Hospitals hiking cost on the poor due to … ObamaCare
posted at 2:41 pm on May 27, 2014 by Ed Morrissey
There are multiple levels of irony in this New York Times report on the impact of ObamaCare on poor patients in the nation’s hospitals. Congress demanded the power to revamp the health-insurance industry and expand Medicaid in order to help the poor get better medical care for less money. In reality, the opposite appears to be happening, as hospitals attempt to force the poor into ObamaCare:
Hospital systems around the country have started scaling back financial assistance for lower- and middle-income people without health insurance, hoping to push them into signing up for coverage through the new online marketplaces created under the Affordable Care Act.
The trend is troubling to advocates for the uninsured, who say raising fees will inevitably cause some to skip care rather than buy insurance that they consider unaffordable. Though the number of hospitals tightening access to free or discounted care appears limited so far, many say they are considering doing so, and experts predict that stricter policies will become increasingly common.
Why did this unintended consequence occur? In part, because ObamaCare penalizes hospitals for extending charitable assistance:
Driving the new policies is the cost of charity care, which is partly covered by government but remains a burden for many hospitals. The new law also reduces federal aid to hospitals that treat large numbers of poor and uninsured people, creating an additional pressure on some to restrict charity care.
Got that? The law that supposedly answered the fierce urgency of now in assisting the poor penalizes providers for, er, assisting the poor. They want to force low-income patients to either enroll in an ObamaCare plan, or to accept Medicaid coverage — even though fewer and fewer providers will see patients with either coverage.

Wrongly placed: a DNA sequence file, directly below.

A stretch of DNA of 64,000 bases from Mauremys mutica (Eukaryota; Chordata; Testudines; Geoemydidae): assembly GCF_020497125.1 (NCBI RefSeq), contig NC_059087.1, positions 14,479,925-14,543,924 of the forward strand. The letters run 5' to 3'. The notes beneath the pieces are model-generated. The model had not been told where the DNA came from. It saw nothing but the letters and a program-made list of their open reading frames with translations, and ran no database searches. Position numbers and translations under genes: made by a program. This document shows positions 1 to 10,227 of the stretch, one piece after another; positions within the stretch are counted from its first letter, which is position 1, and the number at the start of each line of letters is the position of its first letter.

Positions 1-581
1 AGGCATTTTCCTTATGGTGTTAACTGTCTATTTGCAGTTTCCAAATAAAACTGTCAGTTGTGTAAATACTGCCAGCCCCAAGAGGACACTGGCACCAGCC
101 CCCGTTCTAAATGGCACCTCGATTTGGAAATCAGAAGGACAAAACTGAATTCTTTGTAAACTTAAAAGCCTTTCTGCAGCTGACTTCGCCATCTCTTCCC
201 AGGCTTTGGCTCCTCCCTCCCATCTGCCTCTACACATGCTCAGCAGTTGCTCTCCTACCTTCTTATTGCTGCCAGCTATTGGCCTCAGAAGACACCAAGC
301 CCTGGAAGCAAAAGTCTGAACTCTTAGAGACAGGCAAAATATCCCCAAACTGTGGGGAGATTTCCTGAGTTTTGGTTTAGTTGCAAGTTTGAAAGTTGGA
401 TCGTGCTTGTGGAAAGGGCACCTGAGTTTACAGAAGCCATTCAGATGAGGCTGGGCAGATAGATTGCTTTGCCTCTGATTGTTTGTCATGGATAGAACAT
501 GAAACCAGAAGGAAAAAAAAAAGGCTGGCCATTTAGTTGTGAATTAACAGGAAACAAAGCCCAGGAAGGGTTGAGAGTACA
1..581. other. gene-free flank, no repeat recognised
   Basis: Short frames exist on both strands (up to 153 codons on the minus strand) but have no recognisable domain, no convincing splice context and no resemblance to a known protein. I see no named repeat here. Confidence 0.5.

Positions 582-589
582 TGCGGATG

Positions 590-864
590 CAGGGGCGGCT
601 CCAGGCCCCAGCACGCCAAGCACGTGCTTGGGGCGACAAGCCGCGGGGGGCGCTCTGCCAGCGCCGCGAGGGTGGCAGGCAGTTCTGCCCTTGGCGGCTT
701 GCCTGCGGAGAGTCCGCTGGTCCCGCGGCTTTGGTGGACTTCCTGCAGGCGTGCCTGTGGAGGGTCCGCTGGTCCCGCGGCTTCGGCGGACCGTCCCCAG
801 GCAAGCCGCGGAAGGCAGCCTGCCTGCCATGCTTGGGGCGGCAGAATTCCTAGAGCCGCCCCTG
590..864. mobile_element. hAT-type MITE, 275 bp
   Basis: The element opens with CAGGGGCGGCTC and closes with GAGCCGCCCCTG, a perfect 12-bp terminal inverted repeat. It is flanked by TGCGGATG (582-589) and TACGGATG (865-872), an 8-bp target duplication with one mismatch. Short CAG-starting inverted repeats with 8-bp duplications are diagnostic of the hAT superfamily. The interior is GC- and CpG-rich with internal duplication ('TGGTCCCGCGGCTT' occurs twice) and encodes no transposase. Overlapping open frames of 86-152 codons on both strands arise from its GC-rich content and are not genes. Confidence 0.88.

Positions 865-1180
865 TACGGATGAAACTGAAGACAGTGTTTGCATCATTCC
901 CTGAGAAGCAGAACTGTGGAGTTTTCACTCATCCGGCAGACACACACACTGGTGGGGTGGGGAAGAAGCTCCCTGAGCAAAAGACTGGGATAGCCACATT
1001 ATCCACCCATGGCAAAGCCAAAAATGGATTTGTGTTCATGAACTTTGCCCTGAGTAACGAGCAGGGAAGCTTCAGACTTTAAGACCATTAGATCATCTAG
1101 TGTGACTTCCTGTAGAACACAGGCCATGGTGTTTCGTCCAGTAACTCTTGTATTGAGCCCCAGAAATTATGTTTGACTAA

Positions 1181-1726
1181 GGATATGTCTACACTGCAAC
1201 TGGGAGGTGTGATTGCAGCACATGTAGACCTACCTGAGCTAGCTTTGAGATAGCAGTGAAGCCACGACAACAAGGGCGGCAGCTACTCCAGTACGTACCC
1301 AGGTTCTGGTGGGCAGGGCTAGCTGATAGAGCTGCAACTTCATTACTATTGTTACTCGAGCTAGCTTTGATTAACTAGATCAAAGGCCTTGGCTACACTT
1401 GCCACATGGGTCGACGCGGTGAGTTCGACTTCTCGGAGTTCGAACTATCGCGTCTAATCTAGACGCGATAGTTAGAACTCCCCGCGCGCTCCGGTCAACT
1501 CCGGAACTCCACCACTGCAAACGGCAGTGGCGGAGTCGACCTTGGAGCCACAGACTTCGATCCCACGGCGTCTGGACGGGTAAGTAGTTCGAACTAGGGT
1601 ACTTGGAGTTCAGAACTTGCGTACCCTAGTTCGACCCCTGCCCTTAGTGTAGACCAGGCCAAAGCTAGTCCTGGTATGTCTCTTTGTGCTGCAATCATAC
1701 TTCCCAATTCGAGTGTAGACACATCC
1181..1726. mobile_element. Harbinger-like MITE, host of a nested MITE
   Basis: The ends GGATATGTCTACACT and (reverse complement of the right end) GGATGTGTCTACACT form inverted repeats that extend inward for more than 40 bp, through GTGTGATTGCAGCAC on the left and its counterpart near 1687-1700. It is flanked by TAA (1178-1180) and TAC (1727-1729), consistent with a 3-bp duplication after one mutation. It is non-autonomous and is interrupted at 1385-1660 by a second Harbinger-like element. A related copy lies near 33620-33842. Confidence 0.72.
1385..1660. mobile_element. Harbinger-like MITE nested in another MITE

This sets up a damned-if-they-do conundrum for hospitals, which have been the front line of caring for the poor:
“Do we allow our charity care programs to kick in if people are unwilling to sign up?” said Nancy M. Schlichting, chief executive of the Henry Ford Health System in Detroit. “Our inclination is to say we will not, because it just seems that that defeats the purpose of what the Affordable Care Act has put in place.”
But advocates for the uninsured point out that many Americans avoided obtaining coverage in the inaugural enrollment period of the Affordable Care Act this year because they found the plans too expensive, even with subsidies. Many uninsured people also remain unaware of the new insurance options, And immigrants who are in the country illegally are not even eligible to apply.
Most hospitals are not reducing charitable service to those who fall under the federal poverty level, the NYT’s Abby Goodnough reports. It’s a different story, though, for those who earn between 200-400% of the federal poverty level, where Medicaid eligibility ends and the mandate requires everyone to buy coverage and accept subsidies. Thanks to the new federal restrictions on charity, hospitals have to focus their efforts on the neediest patients — and everyone else gets stuck with the bill.
These are the kinds of things that one might have foreseen had Congress not been in such a rush to pass a bill without carefully reading through its language. On that point, CNS News and the Daily Surge note a moment of supreme irony last week in the debate over how to fix the VA:
“We have not held a hearing on this legislation. And some of us are old-fashioned enough to know that maybe folks in the Senate might want to know what is in the bill before we voted on it.”
Nope, those aren’t the words of a Republican shaming the Democrats during the Obamacare debate–it’s none other than Bernie Sanders! Taken from the Senate floor just a couple of days ago, the “Independent” senator from Vermont is suddenly urging caution when it comes to passing bills. Why? Well, it was barely two two weeks ago that we told you Bernie has been quivering in his Socialist boots over the VA scandal. As Chairman of the Veterans Affairs Committee, the effects of a probe into the misconduct at VA hospitals has a good chance of showering a pot full of slop onto him personally, and in a tense midterm election year, he obviously does NOT want to be associated with this scandal on any level.